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  • Satans Rhetoric A Study Of Renaissance Demonology
  • Satans Rhetoric A Study Of Renaissance Demonology

Paradise Lost is an epic poem by John Milton retelling the Biblical story of Adam and Eve’s first sin. Milton first recounts the rebellion of Satan, who would afterward act as tempter in the events that transpired in the Garden of Eden. Readers have interpreted the story of Satan’s rebellion in two drastically different ways, each corresponding to one of the two contrary themes I introduced in my previous article titled God and Man: Two Western Themes . In this article, I will provide a historical survey of literary criticism to Paradise Lost , showing how interpretations of the poem have fluctuated between the religious and the humanistic themes.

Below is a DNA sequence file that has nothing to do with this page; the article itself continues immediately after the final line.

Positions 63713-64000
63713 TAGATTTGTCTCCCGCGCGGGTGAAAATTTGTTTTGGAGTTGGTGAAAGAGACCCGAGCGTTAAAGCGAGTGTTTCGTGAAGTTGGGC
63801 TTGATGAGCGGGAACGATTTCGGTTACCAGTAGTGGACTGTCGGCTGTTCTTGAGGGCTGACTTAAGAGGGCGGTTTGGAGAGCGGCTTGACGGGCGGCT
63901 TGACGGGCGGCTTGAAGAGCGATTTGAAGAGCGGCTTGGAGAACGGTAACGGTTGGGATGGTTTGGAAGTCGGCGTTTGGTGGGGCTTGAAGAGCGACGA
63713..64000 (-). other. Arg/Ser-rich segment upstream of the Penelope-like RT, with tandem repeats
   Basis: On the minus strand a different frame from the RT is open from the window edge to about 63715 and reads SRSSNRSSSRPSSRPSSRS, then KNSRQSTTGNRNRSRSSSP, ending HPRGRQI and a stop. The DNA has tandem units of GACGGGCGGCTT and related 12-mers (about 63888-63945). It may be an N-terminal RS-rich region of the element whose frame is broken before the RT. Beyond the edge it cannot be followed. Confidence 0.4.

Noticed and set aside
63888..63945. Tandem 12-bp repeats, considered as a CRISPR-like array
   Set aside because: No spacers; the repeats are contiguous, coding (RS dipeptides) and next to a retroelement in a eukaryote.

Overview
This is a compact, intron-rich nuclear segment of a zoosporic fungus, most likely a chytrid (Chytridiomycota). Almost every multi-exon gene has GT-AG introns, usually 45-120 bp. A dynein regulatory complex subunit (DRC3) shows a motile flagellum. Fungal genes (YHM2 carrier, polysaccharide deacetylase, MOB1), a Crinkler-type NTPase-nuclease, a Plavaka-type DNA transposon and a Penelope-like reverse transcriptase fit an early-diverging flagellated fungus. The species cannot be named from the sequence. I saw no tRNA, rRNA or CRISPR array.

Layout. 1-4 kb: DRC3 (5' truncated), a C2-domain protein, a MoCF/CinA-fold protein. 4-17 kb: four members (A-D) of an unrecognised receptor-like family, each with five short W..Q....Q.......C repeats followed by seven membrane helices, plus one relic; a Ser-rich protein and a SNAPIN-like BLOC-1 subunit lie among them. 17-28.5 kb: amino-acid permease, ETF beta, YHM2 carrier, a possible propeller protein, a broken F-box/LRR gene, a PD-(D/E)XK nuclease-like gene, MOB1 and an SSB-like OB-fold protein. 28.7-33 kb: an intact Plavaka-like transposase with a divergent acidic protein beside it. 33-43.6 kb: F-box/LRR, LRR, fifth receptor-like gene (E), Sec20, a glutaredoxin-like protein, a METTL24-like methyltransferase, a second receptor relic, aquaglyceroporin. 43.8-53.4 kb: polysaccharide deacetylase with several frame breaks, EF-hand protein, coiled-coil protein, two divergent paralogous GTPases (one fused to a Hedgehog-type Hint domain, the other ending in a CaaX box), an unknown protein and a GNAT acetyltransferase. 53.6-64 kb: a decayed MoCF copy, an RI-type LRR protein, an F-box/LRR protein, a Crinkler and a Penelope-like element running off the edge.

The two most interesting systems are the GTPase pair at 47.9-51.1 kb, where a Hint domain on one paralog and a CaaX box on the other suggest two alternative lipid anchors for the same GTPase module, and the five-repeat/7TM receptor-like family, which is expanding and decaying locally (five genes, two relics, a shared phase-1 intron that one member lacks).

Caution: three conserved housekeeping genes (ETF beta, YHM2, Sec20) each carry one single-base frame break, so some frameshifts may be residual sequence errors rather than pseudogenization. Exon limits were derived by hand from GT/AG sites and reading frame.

Satan’s rebellion begins when God calls an assembly of all the angels in Heaven in order to announce that he has appointed his Son to reign over them: “To Him shall bow / All knees in Heav’n” (V.607-608). Satan believes that he and the Son are equal in rank, and he concludes that God in this exaltation of the Son is unjust. Satan refuses to surrender his personal freedom or to submit to what he regards as the illegitimate reign of the Son, and he appeals to the other angels to do the same:

Will ye submit your necks and choose to bend / The supple knee? Ye will not […] if ye know yourselves / Natives and sons of Heav’n possessed before / By none. (V.787-791) All rights reserved. No part of this publication may be reproduced, distributed, or transmitted in any form or by any means, including photocopying, recording, or other electronic or mechanical methods, without the prior written permission of the publisher